The brains behind ‘Barbarians at the Gate’ are back with a new target
Starboard Value has a proven history of guiding corporate transformations that have been lucrative for investors.
Like most activist funds, it invests in companies to make changes rather than waiting for the companies to change themselves.
Today, we’ll use Uniform Accounting to perform a detailed portfolio audit on Starboard’s largest holdings, and see what you could learn from the legendary activist.
Also, read to the end to see a detailed Uniform Accounting tearsheet of the fund’s largest holding.
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Starboard Value is a notoriously successful hedge fund. Before diving in, let’s start with some backstory…
Peter Cohen is one of the most respected names in the hedge fund universe, but he doesn’t get discussed much in the modern era.
He is most famous for his involvement in the leveraged buyout of RJR Nabisco that was memorialized in Barbarians at the Gate. After holding several senior leadership roles in Wall Street, in particular at what eventually became Lehman Brothers, Cohen founded Ramius Capital in 1994. It went on to become a world-renowned asset manager.
Recognizing that the two independent hedge fund and investment banking worlds were starting to converge, in 2009 Ramius acquired and took the name of Cowen & Company, the investment bank, while also usurping Cowen’s hedge fund operations.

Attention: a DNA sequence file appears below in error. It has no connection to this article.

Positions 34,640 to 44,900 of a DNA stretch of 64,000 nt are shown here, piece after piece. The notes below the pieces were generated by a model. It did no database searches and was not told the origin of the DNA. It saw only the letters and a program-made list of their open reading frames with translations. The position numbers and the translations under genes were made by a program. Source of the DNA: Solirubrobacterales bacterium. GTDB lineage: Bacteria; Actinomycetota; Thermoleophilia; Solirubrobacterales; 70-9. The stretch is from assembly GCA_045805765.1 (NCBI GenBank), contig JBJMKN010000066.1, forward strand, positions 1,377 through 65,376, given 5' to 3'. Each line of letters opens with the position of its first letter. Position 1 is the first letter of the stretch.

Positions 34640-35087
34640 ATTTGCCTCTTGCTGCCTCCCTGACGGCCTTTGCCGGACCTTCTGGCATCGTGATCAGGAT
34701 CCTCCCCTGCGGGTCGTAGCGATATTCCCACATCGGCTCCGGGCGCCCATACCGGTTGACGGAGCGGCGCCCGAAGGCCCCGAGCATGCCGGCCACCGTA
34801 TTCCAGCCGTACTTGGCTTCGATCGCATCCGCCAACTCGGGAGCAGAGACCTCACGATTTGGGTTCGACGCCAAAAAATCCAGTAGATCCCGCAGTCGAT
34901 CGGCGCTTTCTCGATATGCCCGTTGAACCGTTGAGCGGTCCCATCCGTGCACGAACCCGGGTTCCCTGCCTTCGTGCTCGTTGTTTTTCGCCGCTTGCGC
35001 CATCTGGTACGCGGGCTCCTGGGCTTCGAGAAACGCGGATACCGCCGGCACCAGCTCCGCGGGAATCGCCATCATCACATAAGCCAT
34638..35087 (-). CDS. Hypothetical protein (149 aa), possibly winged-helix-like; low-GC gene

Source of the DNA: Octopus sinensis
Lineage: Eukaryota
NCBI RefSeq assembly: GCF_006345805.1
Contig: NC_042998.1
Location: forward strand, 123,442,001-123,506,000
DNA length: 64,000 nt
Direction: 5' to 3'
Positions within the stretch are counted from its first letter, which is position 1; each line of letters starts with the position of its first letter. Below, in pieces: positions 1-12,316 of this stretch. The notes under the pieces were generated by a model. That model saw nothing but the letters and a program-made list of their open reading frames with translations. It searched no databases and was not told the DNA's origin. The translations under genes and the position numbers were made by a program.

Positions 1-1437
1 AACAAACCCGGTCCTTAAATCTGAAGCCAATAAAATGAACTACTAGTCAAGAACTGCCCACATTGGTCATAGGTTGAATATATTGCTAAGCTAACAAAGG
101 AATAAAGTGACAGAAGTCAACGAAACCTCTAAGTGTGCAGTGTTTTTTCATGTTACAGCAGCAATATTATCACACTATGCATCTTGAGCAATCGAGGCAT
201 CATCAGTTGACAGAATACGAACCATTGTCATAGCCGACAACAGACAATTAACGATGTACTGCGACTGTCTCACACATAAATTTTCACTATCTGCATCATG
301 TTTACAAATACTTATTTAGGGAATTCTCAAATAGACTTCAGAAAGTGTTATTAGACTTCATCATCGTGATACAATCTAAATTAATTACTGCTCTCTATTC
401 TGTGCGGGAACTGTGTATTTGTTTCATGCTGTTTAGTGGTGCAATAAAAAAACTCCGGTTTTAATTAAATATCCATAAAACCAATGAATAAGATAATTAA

The result was a diversified and powerful Wall Street institution that remains a significant player to this day.
Cohen always had a sharp eye for talent, and so in 2002, he helped found an activist investor firm within Cowen, which eventually became Starboard Value.
Activist firms approach investing with an even more aggressive strategy than typical hedge funds. They attempt to use their investments as influence over the management of a company, pushing or even threatening them with a takeover to take certain actions.
These actions are sometimes at odds with the interests of shareholders, as they can push management teams to prioritize short-term profitability over long-term growth. One particularly ruthless activist fund we’ve covered before, Elliott Management, has made a habit of threatening to use its voting power to publish hit pieces on the CEOs of the companies.
Starboard Value was eventually spun off from the Cowen umbrella into its own company, as the firm no longer needed Cowen’s support. By this point, it was already well established as an activist heavyweight.
Since then, it has had great success. Starboard’s notable deals include pushing AOL to fundamentally change its operations in 2011 and orchestrating the OfficeMax and Office Depot merger in 2013.
Now, in 2021, the company has picked a new fight with Willis Towers Watson (WLTW), a company that also seeks to help management teams improve operations. Following an attempted merger with AOL that was then struck down by regulators, Starboard believes it can help Willis Towers Watson charter a new course.
Jeff Smith, who sits atop the helm at Starboard, believes that his influence can push Willis Towers Watson stock to be about 85% higher over the next three years. Only time will tell if this is to be the case, but what we do know is that Starboard has an impressive record of finding undervalued companies and pushing them to improve their operations or optics to create value.